In May of 2020, we were living under an emergency order that dictated our comings and goings. COVID death counts led the news, and families were struggling with school-aged kids being home around the clock. We were adapting to an unforeseen crisis by sewing masks, hoarding toilet paper, and learning to Zoom.
We were on edge.
Then a cellphone video of George Floyd and Derek Chauvin thrust Minneapolis into the spotlight, igniting a response for which we were ill-prepared.
Overnight, the rules changed.
Protesters could gather and march on freeways, but families couldn’t gather at church to say goodbye to loved ones.
The presumption of innocence went up in flames.
And the narrative became toxic.
We were a systemically racist society in need of radical transformation. If you dared question the narrative or the approach, you were a racist.
Sheltered in place, we couldn’t share concerns or objections regarding the new rules, expectations, or narrative.
When we ventured outside our homes, we were more focused on social distancing than questioning ever-changing expectations.
With our attention diverted, an organized effort to attack traditions, values, and the rule of law gained momentum.
Before the pandemic, I was a contributor to the St. Paul Pioneer Press Opinion page. After years of writing about navigating life, I wrote a book about how, when we find ourselves at a crossroads, we can choose to be bitter or better.
I shared my toolkit for living “the better choice” with audiences around the country.
But in the fall of 2020, my toolkit felt irrelevant as I grappled with changes over which I had no control.
The messages I’d delivered about living “the better choice” — look up; reach out; step forward — felt hollow in a new era in which we were discouraged from doing any such thing.
I had no inspiration or guidance to draw upon, much less offer.
So, I penned my last column.
Then, I went dark.
Unable to handle the daily onslaught of bad news, I tuned in just enough to remain informed but not so much as to lose myself in despair.
All these long months later, as winter stubbornly surrenders to spring, we’re transitioning out of the grips of the pandemic.
Raw, weary, and worried, we’re leaving our homes, returning to work, school, church, and past-times we enjoyed before masking and mandates kept us apart.
As we reconnect, we’re beginning to unpack the events of the past couple of years and to examine where we are and where we might be headed.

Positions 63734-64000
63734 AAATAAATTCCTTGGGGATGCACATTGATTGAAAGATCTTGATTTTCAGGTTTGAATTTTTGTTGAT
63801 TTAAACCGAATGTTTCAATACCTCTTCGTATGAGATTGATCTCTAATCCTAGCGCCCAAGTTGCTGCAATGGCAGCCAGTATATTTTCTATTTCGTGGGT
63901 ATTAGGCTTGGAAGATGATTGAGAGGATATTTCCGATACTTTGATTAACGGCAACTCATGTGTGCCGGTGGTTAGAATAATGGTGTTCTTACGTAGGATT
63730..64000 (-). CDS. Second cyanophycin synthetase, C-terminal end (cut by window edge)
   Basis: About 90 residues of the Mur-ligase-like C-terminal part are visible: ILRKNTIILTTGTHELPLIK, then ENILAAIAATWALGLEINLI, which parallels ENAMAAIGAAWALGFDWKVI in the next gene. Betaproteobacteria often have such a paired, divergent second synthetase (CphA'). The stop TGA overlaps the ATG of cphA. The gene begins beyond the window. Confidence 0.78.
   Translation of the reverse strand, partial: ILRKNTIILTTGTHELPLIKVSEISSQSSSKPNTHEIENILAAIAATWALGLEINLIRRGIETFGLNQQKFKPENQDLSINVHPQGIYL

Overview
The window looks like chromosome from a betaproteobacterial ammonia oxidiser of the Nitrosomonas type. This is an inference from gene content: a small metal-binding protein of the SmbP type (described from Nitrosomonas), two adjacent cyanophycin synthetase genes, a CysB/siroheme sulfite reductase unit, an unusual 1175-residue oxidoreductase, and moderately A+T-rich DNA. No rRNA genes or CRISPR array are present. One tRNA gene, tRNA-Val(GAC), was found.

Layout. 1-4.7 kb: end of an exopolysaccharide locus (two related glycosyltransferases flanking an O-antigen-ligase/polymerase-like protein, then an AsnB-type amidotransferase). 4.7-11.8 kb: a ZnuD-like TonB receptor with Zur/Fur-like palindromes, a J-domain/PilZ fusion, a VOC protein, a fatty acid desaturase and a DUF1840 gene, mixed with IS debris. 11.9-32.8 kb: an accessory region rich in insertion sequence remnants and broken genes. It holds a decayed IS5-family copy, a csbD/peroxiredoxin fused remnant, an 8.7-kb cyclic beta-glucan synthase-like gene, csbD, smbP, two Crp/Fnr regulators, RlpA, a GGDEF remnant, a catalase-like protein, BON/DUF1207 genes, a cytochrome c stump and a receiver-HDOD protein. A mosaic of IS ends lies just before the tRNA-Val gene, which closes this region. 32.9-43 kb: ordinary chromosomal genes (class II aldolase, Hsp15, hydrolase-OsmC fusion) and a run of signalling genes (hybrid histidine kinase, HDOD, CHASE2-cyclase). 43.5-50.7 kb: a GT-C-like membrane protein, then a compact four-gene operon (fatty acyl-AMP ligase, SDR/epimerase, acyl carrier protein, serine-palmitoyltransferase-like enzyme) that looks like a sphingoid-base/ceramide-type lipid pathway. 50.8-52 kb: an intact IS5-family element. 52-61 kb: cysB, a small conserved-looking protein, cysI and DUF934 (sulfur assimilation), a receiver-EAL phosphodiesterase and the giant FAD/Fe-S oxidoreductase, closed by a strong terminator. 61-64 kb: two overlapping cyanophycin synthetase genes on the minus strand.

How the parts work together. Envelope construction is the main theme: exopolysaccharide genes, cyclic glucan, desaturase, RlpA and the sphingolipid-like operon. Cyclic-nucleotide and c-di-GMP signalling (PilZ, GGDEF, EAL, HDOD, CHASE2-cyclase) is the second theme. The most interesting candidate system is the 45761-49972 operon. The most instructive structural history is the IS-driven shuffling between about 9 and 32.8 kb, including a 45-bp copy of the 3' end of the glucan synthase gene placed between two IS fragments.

I’ve given my toolkit a fresh look. I’ve dusted off my keyboard with some trepidation, for writing commentary can be a contact sport.
But, we’re at a tipping point. I could lose more by remaining silent than by speaking out.
For one thing is clear.
Those who seek change are loud, persistent, and alarmingly effective.
Law students object to speakers they deem controversial, rather than engaging them in the robust debate which is fundamental to the study of law.
Scientists and doctors who offer alternative theories or research regarding COVID or vaccines are subjected to investigations by professional licensing agencies.
Parents who question school boards about curricula are removed from public meetings and called uneducated.
We’re told our kids need to be taught about gender or sexuality before they’ve lost all their baby teeth. Schools and entertainers will handle that for us if parents will just step aside.
Change keeps us alive and vibrant.
Change can be good if it is for the better.
At this moment, we need to ask ourselves a question that will shape the direction of our state and our country.
How will the change that is afoot make us better?
The America I’ve known and loved is a melting pot. It embraces meritocracy. It worked hard to reject demarcations based on skin color or body parts.
The American I was taught to be understands that to thrive we must be law-abiding and respectful and that action — or inaction — bears consequences.
One need not hold a law degree, as I do, to appreciate that laws only hold their value if they’re enforced.
We need legislators to enact laws to protect what we hold dear. We need prosecutors and judges to uphold the rule of law so we feel safe to leave our homes.
We’re at a crossroads, with two choices.
One choice is to resist efforts to dismantle that which makes us a great, though imperfect, nation.
Exercising that choice requires us to summon our courage and speak out. It requires us to make time in our busy lives to find and support candidates who share our vision and values.
If we take this path, we must raise our voices together. Our chorus must be loud, very loud. We must be resolved to steer the course for a nation that is losing its way.
But, if we follow the other path, we risk forfeiting the freedom to engage in discussion without repercussions to relationships, careers, and more.
If we follow the other path, we risk becoming yet another country in which citizens live in fear and silence.
One need only tune into cable news to see the horrors of the latter option on full display.